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Supreme Court Eliminates Longstanding Legal Principle Concerning Federal Regulation

Ruling shifts balance of power to judicial branch


Zahra Ahmad, Earthjustice,

Today, the Supreme Court eliminated a foundational legal principle that has for decades allowed federal agencies to sensibly interpret ambiguous laws when writing rules and regulations to implement those laws. The Court’s 6-3 decisions in Loper Bright Enterprises v. Raimondo and Relentless, Inc. v. Department of Commerce reversed its 1984 decision in Chevron v. NRDC, in which the Court cemented a legal principle that became known as Chevron deference. That principle instructs lower courts that when Congress writes an ambiguous law, then instructs a federal agency to implement the law, judges should defer to the agency’s interpretation of that language as long as it is reasonable.

Congress instructed hundreds of federal agencies to implement laws like the Clean Air Act, Safe Drinking Water Act, Fair Labor Standards Act, and Food and Drug Act. These agencies use their expertise to translate Congress’ broadly worded instructions into regulations that protect our air and water, ensure the safety of our food, medicines, and workplaces, and make our economy competitive and fair to consumers. In our technologically complex and fast-paced society, we rely on the scientists and other experts in these agencies to carry out Congress’ instructions based on their knowledge of the history of the relevant laws and regulatory programs.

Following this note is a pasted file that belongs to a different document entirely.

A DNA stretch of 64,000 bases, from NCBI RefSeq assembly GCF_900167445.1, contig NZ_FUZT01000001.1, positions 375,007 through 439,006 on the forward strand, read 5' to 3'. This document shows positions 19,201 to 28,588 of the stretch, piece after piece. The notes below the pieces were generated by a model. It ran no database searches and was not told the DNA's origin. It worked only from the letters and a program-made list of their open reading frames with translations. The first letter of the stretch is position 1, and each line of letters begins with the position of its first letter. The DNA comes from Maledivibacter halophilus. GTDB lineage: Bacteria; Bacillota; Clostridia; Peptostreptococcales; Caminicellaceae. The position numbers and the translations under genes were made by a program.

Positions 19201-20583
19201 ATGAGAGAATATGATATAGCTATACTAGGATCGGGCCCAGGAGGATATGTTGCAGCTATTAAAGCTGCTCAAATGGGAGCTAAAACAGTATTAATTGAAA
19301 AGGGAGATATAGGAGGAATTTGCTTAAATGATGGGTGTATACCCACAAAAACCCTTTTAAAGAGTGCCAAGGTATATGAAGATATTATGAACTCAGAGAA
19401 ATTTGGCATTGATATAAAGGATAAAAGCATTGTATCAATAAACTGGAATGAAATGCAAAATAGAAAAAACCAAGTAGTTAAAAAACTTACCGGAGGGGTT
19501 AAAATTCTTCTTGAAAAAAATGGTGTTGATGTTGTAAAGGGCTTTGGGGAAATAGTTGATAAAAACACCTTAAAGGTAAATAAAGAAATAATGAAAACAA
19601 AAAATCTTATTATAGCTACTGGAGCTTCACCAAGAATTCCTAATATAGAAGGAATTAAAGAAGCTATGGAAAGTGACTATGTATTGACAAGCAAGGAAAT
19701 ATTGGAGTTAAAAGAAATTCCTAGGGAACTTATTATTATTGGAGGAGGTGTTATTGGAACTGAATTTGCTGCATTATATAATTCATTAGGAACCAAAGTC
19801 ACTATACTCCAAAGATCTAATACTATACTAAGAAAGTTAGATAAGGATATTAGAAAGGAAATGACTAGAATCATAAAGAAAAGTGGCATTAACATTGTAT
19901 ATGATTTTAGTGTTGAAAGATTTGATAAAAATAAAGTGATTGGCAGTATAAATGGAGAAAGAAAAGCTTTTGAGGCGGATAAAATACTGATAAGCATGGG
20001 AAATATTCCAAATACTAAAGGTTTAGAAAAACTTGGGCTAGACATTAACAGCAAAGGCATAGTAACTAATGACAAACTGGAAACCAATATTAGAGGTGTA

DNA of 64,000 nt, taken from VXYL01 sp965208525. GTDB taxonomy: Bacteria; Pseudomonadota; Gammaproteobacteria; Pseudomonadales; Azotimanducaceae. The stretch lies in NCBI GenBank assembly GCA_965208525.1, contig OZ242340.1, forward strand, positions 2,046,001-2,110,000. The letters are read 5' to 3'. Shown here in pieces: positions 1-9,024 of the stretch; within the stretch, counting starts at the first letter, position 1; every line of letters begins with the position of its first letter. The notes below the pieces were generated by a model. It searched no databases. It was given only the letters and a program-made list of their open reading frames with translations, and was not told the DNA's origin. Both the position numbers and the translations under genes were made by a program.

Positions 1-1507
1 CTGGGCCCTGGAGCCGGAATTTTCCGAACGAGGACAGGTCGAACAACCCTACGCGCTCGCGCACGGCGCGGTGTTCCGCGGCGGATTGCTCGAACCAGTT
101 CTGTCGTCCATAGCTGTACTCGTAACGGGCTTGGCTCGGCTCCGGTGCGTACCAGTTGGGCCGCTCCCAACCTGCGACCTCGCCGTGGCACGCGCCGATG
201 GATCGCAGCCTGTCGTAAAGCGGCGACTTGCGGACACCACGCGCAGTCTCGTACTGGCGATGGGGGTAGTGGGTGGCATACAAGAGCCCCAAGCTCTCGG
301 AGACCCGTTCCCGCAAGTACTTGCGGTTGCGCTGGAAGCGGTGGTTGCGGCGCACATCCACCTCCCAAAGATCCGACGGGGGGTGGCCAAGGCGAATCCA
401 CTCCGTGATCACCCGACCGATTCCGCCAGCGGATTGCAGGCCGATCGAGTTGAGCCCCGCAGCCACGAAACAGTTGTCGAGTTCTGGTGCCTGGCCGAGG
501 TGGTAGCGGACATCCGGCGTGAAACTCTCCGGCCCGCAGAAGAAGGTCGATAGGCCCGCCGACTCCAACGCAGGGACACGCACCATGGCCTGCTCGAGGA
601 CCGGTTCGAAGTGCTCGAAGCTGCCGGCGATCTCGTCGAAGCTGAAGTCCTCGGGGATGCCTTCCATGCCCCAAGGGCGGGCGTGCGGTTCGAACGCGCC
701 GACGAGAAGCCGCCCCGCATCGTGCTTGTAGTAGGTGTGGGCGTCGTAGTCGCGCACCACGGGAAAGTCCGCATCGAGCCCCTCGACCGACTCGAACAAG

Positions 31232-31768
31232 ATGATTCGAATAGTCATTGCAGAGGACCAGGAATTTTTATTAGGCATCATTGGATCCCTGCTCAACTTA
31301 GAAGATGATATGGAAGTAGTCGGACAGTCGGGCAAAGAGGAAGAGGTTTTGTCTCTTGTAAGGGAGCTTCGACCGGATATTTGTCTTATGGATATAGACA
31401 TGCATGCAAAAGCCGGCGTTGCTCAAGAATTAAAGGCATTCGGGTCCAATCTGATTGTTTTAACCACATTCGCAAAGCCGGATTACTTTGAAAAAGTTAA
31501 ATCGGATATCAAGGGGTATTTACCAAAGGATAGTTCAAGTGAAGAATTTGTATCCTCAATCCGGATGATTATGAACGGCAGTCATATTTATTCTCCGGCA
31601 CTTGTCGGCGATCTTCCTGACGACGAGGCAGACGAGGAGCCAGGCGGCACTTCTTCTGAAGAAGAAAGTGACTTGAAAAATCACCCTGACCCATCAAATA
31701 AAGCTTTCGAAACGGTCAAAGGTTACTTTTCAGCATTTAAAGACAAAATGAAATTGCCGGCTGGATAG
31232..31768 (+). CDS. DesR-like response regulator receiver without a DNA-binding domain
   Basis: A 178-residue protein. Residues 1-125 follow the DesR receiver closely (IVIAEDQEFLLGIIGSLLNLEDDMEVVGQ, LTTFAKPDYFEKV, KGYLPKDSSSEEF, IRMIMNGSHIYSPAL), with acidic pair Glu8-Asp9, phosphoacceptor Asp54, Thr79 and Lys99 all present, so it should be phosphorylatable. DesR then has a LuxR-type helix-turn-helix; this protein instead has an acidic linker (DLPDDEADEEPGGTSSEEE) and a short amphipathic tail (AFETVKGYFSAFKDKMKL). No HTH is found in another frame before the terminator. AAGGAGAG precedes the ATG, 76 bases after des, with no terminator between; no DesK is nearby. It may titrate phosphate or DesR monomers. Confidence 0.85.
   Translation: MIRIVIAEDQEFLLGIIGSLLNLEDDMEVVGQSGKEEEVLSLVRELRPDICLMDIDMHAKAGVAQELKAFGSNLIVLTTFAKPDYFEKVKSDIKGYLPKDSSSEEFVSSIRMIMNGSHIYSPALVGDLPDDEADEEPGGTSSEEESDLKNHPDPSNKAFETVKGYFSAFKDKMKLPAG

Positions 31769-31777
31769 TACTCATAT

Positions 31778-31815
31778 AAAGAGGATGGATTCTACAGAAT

The Loper Bright decision, which was issued by the Court’s conservative supermajority, will dramatically change the way in which judges review regulations issued by federal agencies. By telling judges to take over the lead role in interpreting ambiguous statutory language, and not to listen first to the agencies Congress charged with implementing that language, the decision will shift power away from the elected branches of government and into the hands of unelected judges.

“The Supreme Court is pushing the nation into uncharted waters as it seizes power from our elected branches of government to advance its deregulatory agenda,” said Earthjustice Senior Vice President for Programs Sambhav Sankar. “The conservative justices are aggressively reshaping the foundations of our government so that the President and Congress have less power to protect the public, and corporations have more power to challenge regulations in search of profits. This ruling threatens the legitimacy of hundreds of regulations that keep us safe, protect our homes and environment, and create a level playing field for businesses to compete on.”

The Court sided 6-3 with fishing companies that challenged the legitimacy of a regulation promulgated by the National Marine Fisheries Service (NMFS) that requires large-scale fishing operations to share in the cost of fishery observers. Under the Magnuson-Stevens Act, which Congress passed with broad bipartisan support in 1976, the NFMS is authorized and required to promulgate fisheries management plans that prevent overfishing based on “the best scientific information available.” The law also states that the plans may “require that one or more observers be carried on board” operating fishing vessels. Government at-sea observers provide independent data that is used to manage a fishery and prevent overfishing, and the collapse of U.S. fisheries. Fisheries across the country have imposed similar requirements for decades.

A district court rejected the plaintiffs’ argument, and a court of appeals upheld that ruling by  applying the Chevron deference principle. Even so, the Court chose to take up the case last May, and it heard oral arguments in January. Earthjustice filed a Supreme Court amicus brief in Loper Bright on behalf of environmental and local groups including Conservation Law Foundation, Ocean Conservancy, and Save the Sound.

The U.S. Supreme Court building.
The U.S. Supreme Court. (Stefani Reynolds / AFP via Getty Images)

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